Books published by members Edinburgh University Press, Saraband and HarperCollins are shortlisted for the 2021 Highland Book Prize. They are joined by a book published by Picador. The four shortlisted books announced on 22 March 2022 are:
- Slaves and Highlanders by David Alston (Edinburgh University Press, 2021)
- Islands of Abandonment by Cal Flyn (William Collins, 2021)
- The Stone Age by Jen Hadfield (Picador, 2021)
- In a Veil of Mist by Donald S. Murray (Saraband, 2021)
11 titles were selected for the longlist, out of 71 submitted titles published between January and December 2021, by a reviewing panel of over 180 volunteer readers. The shortlist has now been selected by this year’s judging panel, who are: Kapka Kassabova, poet and writer of fiction and narrative non-fiction, whose book Border (Granta) won the 2017 Highland Book Prize; Jenny Niven, freelance producer and director, and Chair of Literature Alliance Scotland; and Mark Wringe, Senior Lecturer in Gaelic Language and Culture at the University of the Highlands and Islands. Novelist and poet Kevin MacNeil provided an additional Gaelic perspective as a shadow judge, and the selection process was chaired by Alex Ogilvie, a Trustee for the Highland Society of London.
The winning title will be announced at an award ceremony on 26 May in Inverness. One author will be awarded a £1000 prize by the Highland Society of London and will receive a writing retreat the Moniack Mhor, Scotland’s Creative Writing Centre.
About the Prize
Presented by the Highland Society of London and facilitated by Moniack Mhor Creative Writing Centre, this literary prize aims to bring recognition to books created in or about the Highlands. An annual award, it celebrates the finest work that recognises the rich culture, heritage, and landscape of the Scottish Highlands and Islands. The prize aims to showcase the literary talent of the region and to raise the profile of work created in or about the Highlands.
What the judges said about the shortlisted titles
The four shortlisted titles are all major works in the wider literary field of non-fiction, fiction, and poetry, and are indicative of the quality of literature being produced in the Highlands today.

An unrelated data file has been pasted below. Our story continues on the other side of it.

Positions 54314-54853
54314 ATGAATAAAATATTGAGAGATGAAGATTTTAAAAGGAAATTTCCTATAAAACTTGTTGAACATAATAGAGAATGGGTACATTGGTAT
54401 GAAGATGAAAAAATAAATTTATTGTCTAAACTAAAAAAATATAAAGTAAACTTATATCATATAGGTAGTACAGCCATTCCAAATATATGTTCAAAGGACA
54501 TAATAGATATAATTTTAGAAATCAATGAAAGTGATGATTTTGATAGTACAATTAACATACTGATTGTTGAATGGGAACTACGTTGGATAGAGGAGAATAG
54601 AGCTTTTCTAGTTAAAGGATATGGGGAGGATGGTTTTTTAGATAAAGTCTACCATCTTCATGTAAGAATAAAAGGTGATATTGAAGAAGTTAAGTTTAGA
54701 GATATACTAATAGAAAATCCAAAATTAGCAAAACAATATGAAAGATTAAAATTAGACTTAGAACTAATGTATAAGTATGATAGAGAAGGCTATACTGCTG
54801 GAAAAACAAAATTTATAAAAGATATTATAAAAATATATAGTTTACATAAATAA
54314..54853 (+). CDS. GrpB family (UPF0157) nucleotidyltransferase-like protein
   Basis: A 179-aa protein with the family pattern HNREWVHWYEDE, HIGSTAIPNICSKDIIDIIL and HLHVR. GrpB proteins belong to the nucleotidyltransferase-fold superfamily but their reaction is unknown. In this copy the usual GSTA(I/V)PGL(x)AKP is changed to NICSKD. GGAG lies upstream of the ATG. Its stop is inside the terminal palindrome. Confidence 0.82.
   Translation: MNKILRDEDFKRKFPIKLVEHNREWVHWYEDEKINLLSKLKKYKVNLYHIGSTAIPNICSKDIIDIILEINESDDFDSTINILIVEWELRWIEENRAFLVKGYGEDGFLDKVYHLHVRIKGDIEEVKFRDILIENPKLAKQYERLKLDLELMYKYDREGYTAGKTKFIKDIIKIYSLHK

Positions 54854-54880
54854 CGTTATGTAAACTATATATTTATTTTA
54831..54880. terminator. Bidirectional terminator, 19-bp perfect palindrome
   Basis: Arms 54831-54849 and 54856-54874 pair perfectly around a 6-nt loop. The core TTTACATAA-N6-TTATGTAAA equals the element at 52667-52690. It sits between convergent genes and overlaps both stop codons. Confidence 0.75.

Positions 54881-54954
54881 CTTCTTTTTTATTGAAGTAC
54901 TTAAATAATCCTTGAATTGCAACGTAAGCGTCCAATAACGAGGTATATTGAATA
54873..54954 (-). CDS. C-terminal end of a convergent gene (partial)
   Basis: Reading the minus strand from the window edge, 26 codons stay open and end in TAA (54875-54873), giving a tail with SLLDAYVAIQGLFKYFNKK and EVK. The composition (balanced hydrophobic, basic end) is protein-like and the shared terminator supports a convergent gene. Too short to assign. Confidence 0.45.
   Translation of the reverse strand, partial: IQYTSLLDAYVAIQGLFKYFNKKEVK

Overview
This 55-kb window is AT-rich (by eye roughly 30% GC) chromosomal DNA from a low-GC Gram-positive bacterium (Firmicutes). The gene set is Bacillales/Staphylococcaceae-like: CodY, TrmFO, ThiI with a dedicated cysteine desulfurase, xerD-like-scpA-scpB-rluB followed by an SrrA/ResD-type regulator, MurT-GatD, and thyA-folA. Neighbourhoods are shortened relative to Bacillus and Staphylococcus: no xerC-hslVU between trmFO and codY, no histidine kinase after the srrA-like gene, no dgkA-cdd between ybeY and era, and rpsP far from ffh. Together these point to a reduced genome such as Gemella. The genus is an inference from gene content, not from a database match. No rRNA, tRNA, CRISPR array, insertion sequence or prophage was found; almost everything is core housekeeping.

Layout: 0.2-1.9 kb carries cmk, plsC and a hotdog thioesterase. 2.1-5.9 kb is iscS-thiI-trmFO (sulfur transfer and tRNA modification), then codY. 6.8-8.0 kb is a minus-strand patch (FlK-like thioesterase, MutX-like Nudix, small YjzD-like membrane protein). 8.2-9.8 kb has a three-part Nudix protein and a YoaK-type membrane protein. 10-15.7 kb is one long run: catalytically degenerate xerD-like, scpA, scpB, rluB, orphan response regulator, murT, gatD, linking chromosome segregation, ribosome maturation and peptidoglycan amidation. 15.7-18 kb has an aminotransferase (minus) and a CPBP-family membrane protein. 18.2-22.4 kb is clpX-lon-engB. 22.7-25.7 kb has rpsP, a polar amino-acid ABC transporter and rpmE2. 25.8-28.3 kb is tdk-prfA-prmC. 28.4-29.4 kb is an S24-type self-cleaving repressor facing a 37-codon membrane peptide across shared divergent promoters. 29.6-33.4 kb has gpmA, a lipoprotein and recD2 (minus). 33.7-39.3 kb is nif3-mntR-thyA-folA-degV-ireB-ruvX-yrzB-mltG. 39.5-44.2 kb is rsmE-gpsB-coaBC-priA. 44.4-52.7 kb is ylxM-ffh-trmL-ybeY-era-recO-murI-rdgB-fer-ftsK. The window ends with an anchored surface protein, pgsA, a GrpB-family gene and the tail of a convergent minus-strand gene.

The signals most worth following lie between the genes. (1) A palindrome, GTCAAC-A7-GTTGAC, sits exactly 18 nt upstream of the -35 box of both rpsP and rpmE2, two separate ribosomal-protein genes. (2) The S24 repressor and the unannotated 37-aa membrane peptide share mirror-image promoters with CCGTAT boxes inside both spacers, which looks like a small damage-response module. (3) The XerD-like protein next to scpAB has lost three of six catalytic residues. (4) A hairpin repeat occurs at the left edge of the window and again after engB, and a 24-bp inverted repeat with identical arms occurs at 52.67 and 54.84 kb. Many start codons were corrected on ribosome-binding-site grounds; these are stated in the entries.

Alex Ogilvie, Non-Voting Chair of the Judging Panel, said: ‘Judging a longlist of such high quality was never going to be easy, however the judges had a hugely enjoyable and constructive discussion around each of the titles, which ultimately led to a unanimous decision on the titles that will now go through to the final round.’
Jenny Niven said of Slaves and Highlanders: ‘‘This is a powerful and thought-provoking book that opens a vital conversation on our understanding of the Highlands, both in the past and with implications for the present; and as a result changes our perspective of Scotland as a whole. The depth and meticulousness of the research was incredibly impressive; Alston lets the facts speak for themselves – and they take the breath away.’
Kapka Kassabova said of Islands of Abandonment: ‘Flyn is a brilliantly atmospheric writer who brings out the individual tonality and significance of each of the abandoned worlds she visits. This haunting, courageous, and informative book takes us to places where past and future meet.’
Speaking about A Veil of Mist, Mark Wringe said: ‘Where better to find audacious secrecy for 1950s Cold War biological weapons experiments, than an island community where keeping silent about your deepest concerns, your innermost frustrations is ingrained, especially for its women. It’s often said that fiction tells truth more intimately, more comprehensively. Donald S. Murray proves it.’
Kapka Kassabova also commented on The Stone Age: ‘In a pantheistic journey of Shetland, Hadfield converses with her environment. The human and more-than-human worlds are perceived to be a seamless whole, and every rock has a voice. This book is a literary, environmental, and spiritual adventure.’